In Friday’s post on John Dewey and the definition of community, I suggested that in many ways, physical geography and place have little to do with what defines a community. Today, however, I’m turning to another highly cited author, Robert Putnam, author of Bowling Alone: The Collapse and Revival of American Community (2000), to consider the role physical world does play in the meaning of and formation of community.
Putnam’s (2000) research in Bowling Alone, (a large scale analysis of national survey data) explains that there was a large generational shift during the second half of the twentieth century. He writes, “Compared with Gen X’ers, men and women born before 1946 are nearly twice as likely to feel a sense of belonging to their neighborhood, to their church, to their local community, and to the various groups and organizations to which they belong” (pp. 274-275).
Younger generations still care most about close family and friends–their most intimate social networks–but not as much about the traditional community markers of neighborhood and membership in civic organizations.
How individuals understand and make meaning of their communities however, may not be the only relevant issue. Spatial segregation by class, color, and ethnic background are facts of the American landscape (Putnam, 2000; Squires, 1994; Massey and Denton; 1993). As a result, while individuals continue to identify less with their physical communities, the physical boundaries of their communities continue to impact their lives and their development of effective social networks.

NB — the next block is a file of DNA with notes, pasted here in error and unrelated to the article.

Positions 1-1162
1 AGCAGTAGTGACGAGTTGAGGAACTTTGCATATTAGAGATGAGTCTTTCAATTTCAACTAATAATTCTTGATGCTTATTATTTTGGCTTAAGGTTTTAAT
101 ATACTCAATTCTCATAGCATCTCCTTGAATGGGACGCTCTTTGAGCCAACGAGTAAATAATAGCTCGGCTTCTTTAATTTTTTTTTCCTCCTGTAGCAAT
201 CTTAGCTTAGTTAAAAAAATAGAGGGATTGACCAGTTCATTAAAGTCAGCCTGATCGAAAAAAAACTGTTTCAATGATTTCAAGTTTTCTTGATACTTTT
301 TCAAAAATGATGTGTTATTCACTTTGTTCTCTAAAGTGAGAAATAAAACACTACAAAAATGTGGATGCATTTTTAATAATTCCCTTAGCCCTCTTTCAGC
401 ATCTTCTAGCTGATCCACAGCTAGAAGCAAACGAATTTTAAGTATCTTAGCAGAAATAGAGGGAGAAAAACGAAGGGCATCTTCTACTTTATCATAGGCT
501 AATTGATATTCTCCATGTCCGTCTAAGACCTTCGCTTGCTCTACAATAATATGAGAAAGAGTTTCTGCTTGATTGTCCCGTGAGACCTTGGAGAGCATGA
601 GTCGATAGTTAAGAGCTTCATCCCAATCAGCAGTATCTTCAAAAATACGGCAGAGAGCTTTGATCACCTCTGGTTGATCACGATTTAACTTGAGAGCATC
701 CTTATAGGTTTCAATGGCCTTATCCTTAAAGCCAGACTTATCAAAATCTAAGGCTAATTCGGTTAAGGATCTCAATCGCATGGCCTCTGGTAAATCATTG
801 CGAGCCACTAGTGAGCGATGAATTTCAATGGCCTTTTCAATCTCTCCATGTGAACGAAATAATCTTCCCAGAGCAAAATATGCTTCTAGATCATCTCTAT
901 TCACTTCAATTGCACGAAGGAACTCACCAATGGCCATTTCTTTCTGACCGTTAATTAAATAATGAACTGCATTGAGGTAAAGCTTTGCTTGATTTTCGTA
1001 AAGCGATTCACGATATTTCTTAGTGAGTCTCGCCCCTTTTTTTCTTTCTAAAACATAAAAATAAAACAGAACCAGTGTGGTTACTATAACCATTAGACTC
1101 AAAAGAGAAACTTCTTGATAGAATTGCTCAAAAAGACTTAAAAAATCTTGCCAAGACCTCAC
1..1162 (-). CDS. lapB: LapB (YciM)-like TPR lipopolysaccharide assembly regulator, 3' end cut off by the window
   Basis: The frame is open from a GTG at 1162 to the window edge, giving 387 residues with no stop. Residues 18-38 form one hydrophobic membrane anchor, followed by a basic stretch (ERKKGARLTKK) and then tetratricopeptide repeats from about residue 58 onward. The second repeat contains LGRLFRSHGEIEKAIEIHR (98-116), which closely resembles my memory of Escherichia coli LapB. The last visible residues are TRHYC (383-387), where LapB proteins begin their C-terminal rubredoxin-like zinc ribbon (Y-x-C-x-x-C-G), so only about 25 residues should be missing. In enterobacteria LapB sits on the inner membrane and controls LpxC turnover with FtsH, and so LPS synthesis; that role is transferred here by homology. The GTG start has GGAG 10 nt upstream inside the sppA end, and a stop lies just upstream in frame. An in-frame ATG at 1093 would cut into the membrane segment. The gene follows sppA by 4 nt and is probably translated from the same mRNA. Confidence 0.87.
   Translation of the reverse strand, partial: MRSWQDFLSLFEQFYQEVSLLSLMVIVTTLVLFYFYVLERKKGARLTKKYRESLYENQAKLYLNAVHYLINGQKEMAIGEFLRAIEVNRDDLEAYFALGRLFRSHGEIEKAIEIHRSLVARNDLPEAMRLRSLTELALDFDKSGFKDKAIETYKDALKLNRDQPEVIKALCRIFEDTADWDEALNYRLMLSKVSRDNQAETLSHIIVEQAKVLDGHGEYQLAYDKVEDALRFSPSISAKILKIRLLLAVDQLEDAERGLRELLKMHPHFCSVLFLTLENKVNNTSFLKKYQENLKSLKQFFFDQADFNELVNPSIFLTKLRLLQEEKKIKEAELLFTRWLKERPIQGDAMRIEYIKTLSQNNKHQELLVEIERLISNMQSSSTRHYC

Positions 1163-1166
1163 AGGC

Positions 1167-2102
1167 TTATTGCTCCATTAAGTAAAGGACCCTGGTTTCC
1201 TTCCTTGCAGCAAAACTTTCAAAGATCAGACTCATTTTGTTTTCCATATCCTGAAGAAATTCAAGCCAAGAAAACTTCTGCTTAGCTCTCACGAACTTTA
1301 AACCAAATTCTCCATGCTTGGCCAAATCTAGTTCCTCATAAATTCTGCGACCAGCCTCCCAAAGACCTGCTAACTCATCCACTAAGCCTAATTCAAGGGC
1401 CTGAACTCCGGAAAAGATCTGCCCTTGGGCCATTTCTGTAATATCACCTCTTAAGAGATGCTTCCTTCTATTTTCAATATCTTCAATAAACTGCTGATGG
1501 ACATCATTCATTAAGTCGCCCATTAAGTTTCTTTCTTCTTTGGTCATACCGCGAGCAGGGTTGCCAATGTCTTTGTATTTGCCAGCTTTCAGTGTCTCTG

Putnam argues that urban sprawl has disrupted traditional community structures. Importantly for decline in civic engagement, sprawl has increased residential segregation and homogeneity and these declines in turn have negatively impacted community engagement:
Second, sprawl is associated with increasing social segregation, and social homogeneity appears to reduce incentives for civic involvement, as well as opportunities for social networks that cut across class and racial lines. Sprawl has been especially toxic for bridging social capital.
While schools must orient themselves towards associative, non-spatial forms of community, they must also continue to be anchored in the physical place, helping to connect new forms of community back into the physical neighborhoods around schools.
As I have argued, schools have an important role to play in the development of local civic engagement and in the building of communal social capital–informal connections among members and between members and others outside of the physical community matter. Through this work (see the classic work of Leonard Covello and many schools in the network of the Coalition for Community Schools) schools can teach with rather than against the lessons that students learn in their daily lives.
Covello, in his autobiography, The Heart is the Teacher (1958) explains the necessity of schooling rooted in physical community:
There was no denying the fact that outside the school there were vital, powerful, and compelling forces constantly educating the boys and girls of the community in spite of, or contrary to, the school ideal…And the school itself had to be both leader and coordinating agency, to a certain extent the pivot upon which much even of the social and civic life would turn.